Mathematical models help us understand HIV and TB epidemics even better
Mathematical models are a big help to health scientists and policy makers wanting to better understand the situation of people living with both HIV and tuberculosis, and which of their plans to fight it work best.
An increase in people being infected with the HIV virus in the 1990s coincided with many more cases of tuberculosis (TB). This was especially true for countries in sub-Saharan Africa. By the late 1990s, for example, over 70% of Zimbabwe’s TB cases were reported among people also living with HIV.
The number of co-occurring HIV and TB cases have fortunately dropped since around 2004, after countries such as South Africa and Botswana began providing antiretroviral therapy (ART) to HIV patients.
However, researchers predict that despite the availability of ARTs, HIV will continue to influence the occurrence and spread of TB for decades to come.
Around 10% of TB cases worldwide are still being diagnosed among people who also live with HIV. Some 74% of these cases are people from sub-Saharan Africa. People who die from TB (the disease is curable thanks to treatment) often also had HIV.
TB must therefore be kept in mind whenever plans are made to control HIV in so-called high-burden countries that experience many cases. And the same goes for HIV whenever TB is being discussed.
Mathematical models help researchers to see whether their treatment plans are working and will continue to work into the future.
In 2019, health scientists from the UK, USA and South Africa wrote a chapter together in a book called HIV and Tuberculosis. They looked at the many modelling studies that have been done since the early 1990s to understand the co-occurrence of HIV and TB.
They especially focussed on so-called dynamic models. These use data that show how infections transmit (spread) within specific populations, and how the risk of getting a disease depends on how widespread infections already are. It also looks at how the number of cases change in response to plans being put into place.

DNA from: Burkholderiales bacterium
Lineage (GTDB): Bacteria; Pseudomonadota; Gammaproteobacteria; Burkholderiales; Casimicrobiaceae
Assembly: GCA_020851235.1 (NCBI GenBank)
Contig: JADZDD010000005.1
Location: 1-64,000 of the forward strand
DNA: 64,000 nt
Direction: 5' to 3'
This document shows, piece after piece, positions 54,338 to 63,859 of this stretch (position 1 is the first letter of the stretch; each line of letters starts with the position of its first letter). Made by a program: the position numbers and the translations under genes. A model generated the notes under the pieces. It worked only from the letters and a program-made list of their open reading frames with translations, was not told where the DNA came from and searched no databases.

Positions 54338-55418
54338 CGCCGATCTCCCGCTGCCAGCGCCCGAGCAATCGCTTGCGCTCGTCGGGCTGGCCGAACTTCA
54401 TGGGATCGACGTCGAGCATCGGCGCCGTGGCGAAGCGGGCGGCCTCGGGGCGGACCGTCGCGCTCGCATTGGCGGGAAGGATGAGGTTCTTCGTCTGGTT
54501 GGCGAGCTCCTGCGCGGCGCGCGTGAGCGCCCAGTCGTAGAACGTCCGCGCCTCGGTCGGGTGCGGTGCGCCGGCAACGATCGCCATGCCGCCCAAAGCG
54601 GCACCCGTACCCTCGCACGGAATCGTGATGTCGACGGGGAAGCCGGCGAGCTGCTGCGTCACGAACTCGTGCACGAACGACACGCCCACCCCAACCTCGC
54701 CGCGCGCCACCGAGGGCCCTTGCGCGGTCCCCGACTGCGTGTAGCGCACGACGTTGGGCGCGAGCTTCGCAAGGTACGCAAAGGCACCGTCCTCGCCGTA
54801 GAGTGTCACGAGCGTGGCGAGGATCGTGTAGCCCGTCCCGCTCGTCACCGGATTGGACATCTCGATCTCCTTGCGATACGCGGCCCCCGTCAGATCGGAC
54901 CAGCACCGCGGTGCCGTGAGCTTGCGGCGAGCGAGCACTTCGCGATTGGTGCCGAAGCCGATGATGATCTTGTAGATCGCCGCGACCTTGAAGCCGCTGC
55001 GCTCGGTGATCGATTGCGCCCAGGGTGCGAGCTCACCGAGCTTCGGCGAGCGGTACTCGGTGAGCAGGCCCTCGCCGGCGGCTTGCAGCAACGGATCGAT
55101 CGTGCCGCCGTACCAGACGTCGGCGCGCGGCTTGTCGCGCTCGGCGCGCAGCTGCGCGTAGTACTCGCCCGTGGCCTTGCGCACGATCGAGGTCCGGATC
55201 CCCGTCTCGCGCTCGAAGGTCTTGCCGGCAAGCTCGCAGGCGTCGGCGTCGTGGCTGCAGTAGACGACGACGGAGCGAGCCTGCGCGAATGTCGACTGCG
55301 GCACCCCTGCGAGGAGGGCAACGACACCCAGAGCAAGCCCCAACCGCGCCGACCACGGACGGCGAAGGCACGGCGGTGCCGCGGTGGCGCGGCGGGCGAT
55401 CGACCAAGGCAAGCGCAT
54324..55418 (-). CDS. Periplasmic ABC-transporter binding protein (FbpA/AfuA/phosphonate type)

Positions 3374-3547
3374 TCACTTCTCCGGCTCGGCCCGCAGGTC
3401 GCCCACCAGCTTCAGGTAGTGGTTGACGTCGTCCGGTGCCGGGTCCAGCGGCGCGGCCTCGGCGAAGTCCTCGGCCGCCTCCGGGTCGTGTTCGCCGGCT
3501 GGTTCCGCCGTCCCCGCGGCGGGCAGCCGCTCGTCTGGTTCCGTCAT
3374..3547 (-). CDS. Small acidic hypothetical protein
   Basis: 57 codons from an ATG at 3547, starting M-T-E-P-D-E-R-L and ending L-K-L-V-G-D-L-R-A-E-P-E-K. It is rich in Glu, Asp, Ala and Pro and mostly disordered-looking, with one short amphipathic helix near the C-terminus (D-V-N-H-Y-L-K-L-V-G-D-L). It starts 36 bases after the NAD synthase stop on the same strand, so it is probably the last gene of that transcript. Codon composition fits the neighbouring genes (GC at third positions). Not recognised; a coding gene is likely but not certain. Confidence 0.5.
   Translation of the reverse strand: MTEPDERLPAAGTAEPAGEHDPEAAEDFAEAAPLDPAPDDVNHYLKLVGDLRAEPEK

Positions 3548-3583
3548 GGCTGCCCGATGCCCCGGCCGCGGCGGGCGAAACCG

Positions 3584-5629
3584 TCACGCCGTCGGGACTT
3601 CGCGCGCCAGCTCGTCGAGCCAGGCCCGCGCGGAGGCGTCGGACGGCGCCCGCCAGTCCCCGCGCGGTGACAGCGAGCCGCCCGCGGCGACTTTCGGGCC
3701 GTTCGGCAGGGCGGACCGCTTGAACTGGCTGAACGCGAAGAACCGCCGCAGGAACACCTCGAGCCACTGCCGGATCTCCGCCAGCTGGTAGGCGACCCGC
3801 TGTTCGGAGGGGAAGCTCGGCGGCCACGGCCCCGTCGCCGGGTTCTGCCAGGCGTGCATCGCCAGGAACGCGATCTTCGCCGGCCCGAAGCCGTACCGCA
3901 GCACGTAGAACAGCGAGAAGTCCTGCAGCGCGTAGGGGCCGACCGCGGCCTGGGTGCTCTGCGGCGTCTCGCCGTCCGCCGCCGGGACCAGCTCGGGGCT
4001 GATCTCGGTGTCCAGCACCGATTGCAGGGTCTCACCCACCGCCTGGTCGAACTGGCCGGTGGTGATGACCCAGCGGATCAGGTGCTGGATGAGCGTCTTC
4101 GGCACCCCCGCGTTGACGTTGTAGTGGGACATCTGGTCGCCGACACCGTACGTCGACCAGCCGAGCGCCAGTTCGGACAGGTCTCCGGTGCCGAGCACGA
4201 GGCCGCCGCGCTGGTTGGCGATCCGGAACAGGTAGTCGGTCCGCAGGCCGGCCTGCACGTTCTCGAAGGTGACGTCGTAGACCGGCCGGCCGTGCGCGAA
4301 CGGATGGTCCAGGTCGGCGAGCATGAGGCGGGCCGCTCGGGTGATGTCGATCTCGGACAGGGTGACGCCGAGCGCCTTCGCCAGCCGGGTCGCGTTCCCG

The authors included models in their review that first showed how TB and HIV infections increased over time, and how the emergence of HIV caused TB cases to increase considerably in the 1990s. The researchers also reflected on models that showed how using ARTs and other control methods have helped to bring this number down in populations.
They also reviewed the different uses and achievements of TB and HIV modelling, and made suggestions on how it can be used in future.
The researchers believe that despite TB and HIV together afflicting up to 1 million people worldwide each year, it has not received enough attention from modellers working on the spread of diseases (which is known as epidemiology).
The authors acknowledged that it is genuinely difficult and complex to try and handle two conditions together that are, on their own, very complicated to understand, control and treat.
To develop adequate models is therefore not an easy task. The job requires data to work with, and the combined team effort of skilled experts. They must, for instance, know which type of model to use for specific purposes.
Nevertheless, such models can help authorities and funders write good policies and plans about where and how they should spend money to control and prevent TB and HIV.
They can, for instance, help to locate specific hot spots in a community that are often the scene of high numbers of infections, because of tight social contact and poor ventilation. Relatively easy plans can then be put into place to prevent further infections from happening.
Modelling can provide health scientists and officials with greater insights into how the diseases spread, what the long term impact of control efforts such as ARTs are, and how the situation might look in future.
The authors said such modelling work must also include other societal issues, such as urbanisation, whether people have access to enough nutritious food, and the rise of diabetes.
In this chapter, we focus on mathematical models of tuberculosis epidemiology (TB) that include interactions with HIV and an explicit representation of transmission. We review the natural history of TB and illustrate how its features are simplified and incorporated in mathematical models. We then review the ways HIV influences the natural history of TB, the interventions that have been considered in models, and the way these individual-level effects are represented in models. We then go on to consider population-level effects, reviewing the TB/HIV modelling literature. We first review studies whose focus was on purely epidemiological modelling, and then studies whose focus was on modelling the impact of interventions. We conclude with a summary of the uses and achievements of TB/HIV modelling and some suggested future directions.
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